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Background An underperforming doctor puts patient safety at risk. Remediation is an intervention intended to address underperformance and return a doctor to safe practice. Used in health-care systems all over the world, it has clear implications for both patient safety and doctor retention in the workforce. However, there is limited evidence underpinning remediation programmes, particularly a lack of knowledge as to why and how a remedial intervention may work to change a doctor’s practice. Objectives To (1) conduct a realist review of the literature to ascertain why, how, in what contexts, for whom and to what extent remediation programmes for practising doctors work to restore patient safety; and (2) provide recommendations on tailoring, implementation and design strategies to improve remediation interventions for doctors. Design A realist review of the literature underpinned by the Realist And MEta-narrative Evidence Syntheses: Evolving Standards quality and reporting standards. Data sources Searches of bibliographic databases were conducted in June 2018 using the following databases: EMBASE, MEDLINE, Cumulative Index to Nursing and Allied Health Literature, PsycINFO, Education Resources Information Center, Database of Abstracts of Reviews of Effects, Applied Social Sciences Index and Abstracts, and Health Management Information Consortium. Grey literature searches were conducted in June 2019 using the following: Google Scholar (Google Inc., Mountain View, CA, USA), OpenGrey, NHS England, North Grey Literature Collection, National Institute for Health and Care Excellence Evidence, Electronic Theses Online Service, Health Systems Evidence and Turning Research into Practice. Further relevant studies were identified via backward citation searching, searching the libraries of the core research team and through a stakeholder group. Review methods Realist review is a theory-orientated and explanatory approach to the synthesis of evidence that seeks to develop programme theories about how an intervention produces its effects. We developed a programme theory of remediation by convening a stakeholder group and undertaking a systematic search of the literature. We included all studies in the English language on the remediation of practising doctors, all study designs, all health-care settings and all outcome measures. We extracted relevant sections of text relating to the programme theory. Extracted data were then synthesised using a realist logic of analysis to identify context–mechanism–outcome configurations. Results A total of 141 records were included. Of the 141 studies included in the review, 64% related to North America and 14% were from the UK. The majority of studies (72%) were published between 2008 and 2018. A total of 33% of articles were commentaries, 30% were research papers, 25% were case studies and 12% were other types of articles. Among the research papers, 64% were quantitative, 19% were literature reviews, 14% were qualitative and 3% were mixed methods. A total of 40% of the articles were about junior doctors/residents, 31% were about practicing physicians, 17% were about a mixture of both (with some including medical students) and 12% were not applicable. A total of 40% of studies focused on remediating all areas of clinical practice, including medical knowledge, clinical skills and professionalism. A total of 27% of studies focused on professionalism only, 19% focused on knowledge and/or clinical skills and 14% did not specify. A total of 32% of studies described a remediation intervention, 16% outlined strategies for designing remediation programmes, 11% outlined remediation models and 41% were not applicable. Twenty-nine context–mechanism–outcome configurations were identified. Remediation programmes work when they develop doctors’ insight and motivation, and reinforce behaviour change. Strategies such as providing safe spaces, using advocacy to develop trust in the remediation process and carefully framing feedback create contexts in which psychological safety and professional dissonance lead to the development of insight. Involving the remediating doctor in remediation planning can provide a perceived sense of control in the process and this, alongside correcting causal attribution, goal-setting, destigmatising remediation and clarity of consequences, helps motivate doctors to change. Sustained change may be facilitated by practising new behaviours and skills and through guided reflection. Limitations Limitations were the low quality of included literature and limited number of UK-based studies. Future work Future work should use the recommendations to optimise the delivery of existing remediation programmes for doctors in the NHS. Study registration This study is registered as PROSPERO CRD42018088779. Funding This project was funded by the National Institute for Health Research (NIHR) Health Services and Delivery Research programme and will be published in full in Health Services and Delivery Research; Vol. 9, No. 11. See the NIHR Journals Library website for further project information.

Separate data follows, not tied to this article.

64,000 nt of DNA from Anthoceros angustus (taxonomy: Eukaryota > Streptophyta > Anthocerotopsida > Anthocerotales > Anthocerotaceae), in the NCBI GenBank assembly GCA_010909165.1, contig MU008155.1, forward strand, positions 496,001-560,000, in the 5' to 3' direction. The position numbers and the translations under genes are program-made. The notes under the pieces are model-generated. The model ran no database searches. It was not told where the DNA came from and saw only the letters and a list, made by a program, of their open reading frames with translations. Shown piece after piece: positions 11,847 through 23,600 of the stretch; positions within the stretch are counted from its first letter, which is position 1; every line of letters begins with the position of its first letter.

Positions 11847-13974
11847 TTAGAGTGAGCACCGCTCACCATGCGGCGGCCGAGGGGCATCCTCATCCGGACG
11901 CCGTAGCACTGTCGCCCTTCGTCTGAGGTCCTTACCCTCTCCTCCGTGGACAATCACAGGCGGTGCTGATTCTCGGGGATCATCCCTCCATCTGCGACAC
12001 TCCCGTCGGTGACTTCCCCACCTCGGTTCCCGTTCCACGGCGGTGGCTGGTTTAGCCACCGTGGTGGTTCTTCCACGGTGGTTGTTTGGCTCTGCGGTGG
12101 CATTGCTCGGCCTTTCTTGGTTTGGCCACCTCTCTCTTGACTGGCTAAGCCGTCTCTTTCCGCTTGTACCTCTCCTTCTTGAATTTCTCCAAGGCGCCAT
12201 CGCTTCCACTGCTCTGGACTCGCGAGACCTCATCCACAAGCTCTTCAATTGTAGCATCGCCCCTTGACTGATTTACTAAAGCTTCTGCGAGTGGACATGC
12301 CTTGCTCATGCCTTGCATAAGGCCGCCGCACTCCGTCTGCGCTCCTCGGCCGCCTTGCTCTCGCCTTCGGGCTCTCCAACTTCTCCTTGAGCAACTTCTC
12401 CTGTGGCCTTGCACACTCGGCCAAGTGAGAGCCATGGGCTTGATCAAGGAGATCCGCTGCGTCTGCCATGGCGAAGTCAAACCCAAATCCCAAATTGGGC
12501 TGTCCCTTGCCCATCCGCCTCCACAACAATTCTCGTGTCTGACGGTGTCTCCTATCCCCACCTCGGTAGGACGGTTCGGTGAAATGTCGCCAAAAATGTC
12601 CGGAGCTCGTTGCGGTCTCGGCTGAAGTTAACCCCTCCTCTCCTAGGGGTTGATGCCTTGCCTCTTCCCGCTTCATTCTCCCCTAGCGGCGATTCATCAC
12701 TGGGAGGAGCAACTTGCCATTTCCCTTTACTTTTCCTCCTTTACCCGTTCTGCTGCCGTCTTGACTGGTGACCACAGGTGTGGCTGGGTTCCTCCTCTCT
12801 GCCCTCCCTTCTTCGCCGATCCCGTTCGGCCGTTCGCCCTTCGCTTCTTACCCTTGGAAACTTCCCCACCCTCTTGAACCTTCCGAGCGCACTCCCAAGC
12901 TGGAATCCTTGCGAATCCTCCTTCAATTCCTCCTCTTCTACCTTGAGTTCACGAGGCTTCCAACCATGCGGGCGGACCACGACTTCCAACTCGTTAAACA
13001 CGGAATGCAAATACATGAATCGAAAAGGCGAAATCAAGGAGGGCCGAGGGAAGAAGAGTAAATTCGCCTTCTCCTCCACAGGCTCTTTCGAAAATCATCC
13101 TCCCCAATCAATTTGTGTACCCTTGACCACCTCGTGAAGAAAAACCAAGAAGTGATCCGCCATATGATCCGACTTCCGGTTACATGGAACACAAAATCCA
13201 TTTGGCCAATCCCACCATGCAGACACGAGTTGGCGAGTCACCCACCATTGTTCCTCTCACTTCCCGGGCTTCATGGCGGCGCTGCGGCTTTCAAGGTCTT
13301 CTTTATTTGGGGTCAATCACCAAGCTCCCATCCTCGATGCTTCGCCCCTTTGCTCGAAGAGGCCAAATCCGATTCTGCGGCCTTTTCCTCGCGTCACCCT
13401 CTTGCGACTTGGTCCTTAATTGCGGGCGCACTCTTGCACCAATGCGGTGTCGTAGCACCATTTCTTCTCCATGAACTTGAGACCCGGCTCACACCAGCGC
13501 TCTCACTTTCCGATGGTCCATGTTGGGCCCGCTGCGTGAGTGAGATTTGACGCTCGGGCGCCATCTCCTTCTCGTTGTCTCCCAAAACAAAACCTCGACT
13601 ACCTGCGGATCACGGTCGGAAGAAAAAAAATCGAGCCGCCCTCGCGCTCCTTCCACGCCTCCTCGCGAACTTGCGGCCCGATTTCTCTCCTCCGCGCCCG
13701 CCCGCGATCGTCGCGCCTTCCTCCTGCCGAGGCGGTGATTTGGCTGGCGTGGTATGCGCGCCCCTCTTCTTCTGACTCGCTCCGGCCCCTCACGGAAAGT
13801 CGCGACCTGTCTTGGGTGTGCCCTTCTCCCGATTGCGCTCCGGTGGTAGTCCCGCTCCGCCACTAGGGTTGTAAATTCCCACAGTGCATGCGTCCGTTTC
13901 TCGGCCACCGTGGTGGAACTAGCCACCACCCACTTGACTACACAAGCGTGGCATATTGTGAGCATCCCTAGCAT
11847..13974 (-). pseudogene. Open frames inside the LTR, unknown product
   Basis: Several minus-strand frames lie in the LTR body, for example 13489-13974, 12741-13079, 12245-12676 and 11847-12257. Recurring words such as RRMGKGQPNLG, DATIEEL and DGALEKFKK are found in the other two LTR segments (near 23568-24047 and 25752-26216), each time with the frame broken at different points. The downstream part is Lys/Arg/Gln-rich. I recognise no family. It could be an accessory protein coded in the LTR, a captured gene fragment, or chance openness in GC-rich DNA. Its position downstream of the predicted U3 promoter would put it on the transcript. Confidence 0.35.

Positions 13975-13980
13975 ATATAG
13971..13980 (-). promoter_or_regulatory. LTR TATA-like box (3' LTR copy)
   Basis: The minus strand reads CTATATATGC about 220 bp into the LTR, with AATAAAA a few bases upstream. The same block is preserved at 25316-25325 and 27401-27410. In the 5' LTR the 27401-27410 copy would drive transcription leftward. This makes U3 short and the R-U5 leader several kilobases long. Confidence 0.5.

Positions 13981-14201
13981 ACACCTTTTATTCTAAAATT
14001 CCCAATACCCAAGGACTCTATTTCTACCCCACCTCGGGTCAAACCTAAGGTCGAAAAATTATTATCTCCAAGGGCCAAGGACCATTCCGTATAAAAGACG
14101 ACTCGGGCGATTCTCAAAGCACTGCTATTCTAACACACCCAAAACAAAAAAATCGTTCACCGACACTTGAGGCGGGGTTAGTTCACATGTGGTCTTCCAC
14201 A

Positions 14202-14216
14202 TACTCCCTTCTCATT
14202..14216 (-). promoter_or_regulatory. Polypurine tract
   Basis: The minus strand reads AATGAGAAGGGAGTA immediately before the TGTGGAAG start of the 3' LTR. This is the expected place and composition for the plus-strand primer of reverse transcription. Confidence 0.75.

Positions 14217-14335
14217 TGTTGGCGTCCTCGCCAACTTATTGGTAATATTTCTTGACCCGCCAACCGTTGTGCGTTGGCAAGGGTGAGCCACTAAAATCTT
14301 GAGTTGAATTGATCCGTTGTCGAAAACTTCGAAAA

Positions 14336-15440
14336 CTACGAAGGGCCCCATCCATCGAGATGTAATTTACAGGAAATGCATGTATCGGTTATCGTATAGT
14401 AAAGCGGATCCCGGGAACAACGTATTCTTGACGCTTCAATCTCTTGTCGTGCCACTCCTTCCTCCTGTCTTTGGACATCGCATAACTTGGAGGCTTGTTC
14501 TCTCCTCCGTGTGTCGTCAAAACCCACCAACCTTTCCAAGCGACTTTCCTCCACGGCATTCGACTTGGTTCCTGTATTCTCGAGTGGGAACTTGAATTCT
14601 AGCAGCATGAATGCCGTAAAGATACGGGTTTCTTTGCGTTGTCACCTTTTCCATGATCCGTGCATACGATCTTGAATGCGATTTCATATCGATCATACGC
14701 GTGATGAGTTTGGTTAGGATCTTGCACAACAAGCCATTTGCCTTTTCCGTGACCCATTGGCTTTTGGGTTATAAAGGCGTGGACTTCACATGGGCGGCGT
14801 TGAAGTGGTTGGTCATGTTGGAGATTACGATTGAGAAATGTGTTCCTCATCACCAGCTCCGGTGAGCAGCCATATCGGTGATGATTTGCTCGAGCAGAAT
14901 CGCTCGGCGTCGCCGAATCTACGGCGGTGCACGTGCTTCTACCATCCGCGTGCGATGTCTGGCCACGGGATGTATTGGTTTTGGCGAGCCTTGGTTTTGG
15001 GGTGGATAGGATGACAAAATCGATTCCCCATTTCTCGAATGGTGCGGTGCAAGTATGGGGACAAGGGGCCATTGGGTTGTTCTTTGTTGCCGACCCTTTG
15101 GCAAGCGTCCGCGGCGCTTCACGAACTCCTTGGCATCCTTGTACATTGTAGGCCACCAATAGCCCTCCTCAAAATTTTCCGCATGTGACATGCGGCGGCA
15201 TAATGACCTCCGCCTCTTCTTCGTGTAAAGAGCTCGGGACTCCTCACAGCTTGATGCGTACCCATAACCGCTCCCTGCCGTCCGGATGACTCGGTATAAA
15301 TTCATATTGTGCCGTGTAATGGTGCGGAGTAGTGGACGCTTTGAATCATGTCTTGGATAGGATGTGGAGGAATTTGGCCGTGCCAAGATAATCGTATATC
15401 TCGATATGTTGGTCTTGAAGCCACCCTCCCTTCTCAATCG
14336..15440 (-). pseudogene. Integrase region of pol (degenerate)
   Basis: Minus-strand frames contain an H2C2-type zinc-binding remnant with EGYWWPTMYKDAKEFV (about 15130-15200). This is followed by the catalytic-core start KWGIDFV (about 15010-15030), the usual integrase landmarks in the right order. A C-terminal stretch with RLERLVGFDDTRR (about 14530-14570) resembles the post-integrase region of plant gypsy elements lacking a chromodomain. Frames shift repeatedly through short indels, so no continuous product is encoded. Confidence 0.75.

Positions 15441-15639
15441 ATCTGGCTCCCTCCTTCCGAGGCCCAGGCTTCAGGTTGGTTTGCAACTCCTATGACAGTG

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Journal article


Health Services and Delivery Research


National Institute for Health Research

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